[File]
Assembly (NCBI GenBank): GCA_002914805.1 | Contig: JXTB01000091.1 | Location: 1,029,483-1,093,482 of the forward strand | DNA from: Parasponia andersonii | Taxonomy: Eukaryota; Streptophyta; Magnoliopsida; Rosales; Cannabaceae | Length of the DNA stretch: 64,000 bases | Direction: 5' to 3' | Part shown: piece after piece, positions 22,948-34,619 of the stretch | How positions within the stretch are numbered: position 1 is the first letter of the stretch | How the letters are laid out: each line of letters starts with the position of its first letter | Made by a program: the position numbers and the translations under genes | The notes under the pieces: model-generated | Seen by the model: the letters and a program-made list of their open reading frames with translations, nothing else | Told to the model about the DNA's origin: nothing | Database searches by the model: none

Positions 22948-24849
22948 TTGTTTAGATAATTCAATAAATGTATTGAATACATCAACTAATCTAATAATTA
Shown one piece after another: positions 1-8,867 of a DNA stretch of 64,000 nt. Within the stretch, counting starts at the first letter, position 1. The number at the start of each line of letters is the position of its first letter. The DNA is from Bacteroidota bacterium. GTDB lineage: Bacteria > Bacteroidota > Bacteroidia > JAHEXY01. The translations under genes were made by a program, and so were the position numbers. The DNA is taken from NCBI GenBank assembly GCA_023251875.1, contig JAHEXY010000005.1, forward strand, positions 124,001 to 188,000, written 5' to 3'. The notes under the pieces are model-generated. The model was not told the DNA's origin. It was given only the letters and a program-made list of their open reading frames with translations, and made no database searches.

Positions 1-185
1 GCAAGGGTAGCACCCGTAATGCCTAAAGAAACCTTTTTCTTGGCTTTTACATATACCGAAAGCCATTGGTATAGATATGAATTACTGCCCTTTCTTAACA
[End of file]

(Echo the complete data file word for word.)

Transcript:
Assembly (NCBI GenBank): GCA_002914805.1 | Contig: JXTB01000091.1 | Location: 1,029,483-1,093,482 of the forward strand | DNA from: Parasponia andersonii | Taxonomy: Eukaryota; Streptophyta; Magnoliopsida; Rosales; Cannabaceae | Length of the DNA stretch: 64,000 bases | Direction: 5' to 3' | Part shown: piece after piece, positions 22,948-34,619 of the stretch | How positions within the stretch are numbered: position 1 is the first letter of the stretch | How the letters are laid out: each line of letters starts with the position of its first letter | Made by a program: the position numbers and the translations under genes | The notes under the pieces: model-generated | Seen by the model: the letters and a program-made list of their open reading frames with translations, nothing else | Told to the model about the DNA's origin: nothing | Database searches by the model: none

Positions 22948-24849
22948 TTGTTTAGATAATTCAATAAATGTATTGAATACATCAACTAATCTAATAATTA
Shown one piece after another: positions 1-8,867 of a DNA stretch of 64,000 nt. Within the stretch, counting starts at the first letter, position 1. The number at the start of each line of letters is the position of its first letter. The DNA is from Bacteroidota bacterium. GTDB lineage: Bacteria > Bacteroidota > Bacteroidia > JAHEXY01. The translations under genes were made by a program, and so were the position numbers. The DNA is taken from NCBI GenBank assembly GCA_023251875.1, contig JAHEXY010000005.1, forward strand, positions 124,001 to 188,000, written 5' to 3'. The notes under the pieces are model-generated. The model was not told the DNA's origin. It was given only the letters and a program-made list of their open reading frames with translations, and made no database searches.

Positions 1-185
1 GCAAGGGTAGCACCCGTAATGCCTAAAGAAACCTTTTTCTTGGCTTTTACATATACCGAAAGCCATTGGTATAGATATGAATTACTGCCCTTTCTTAACA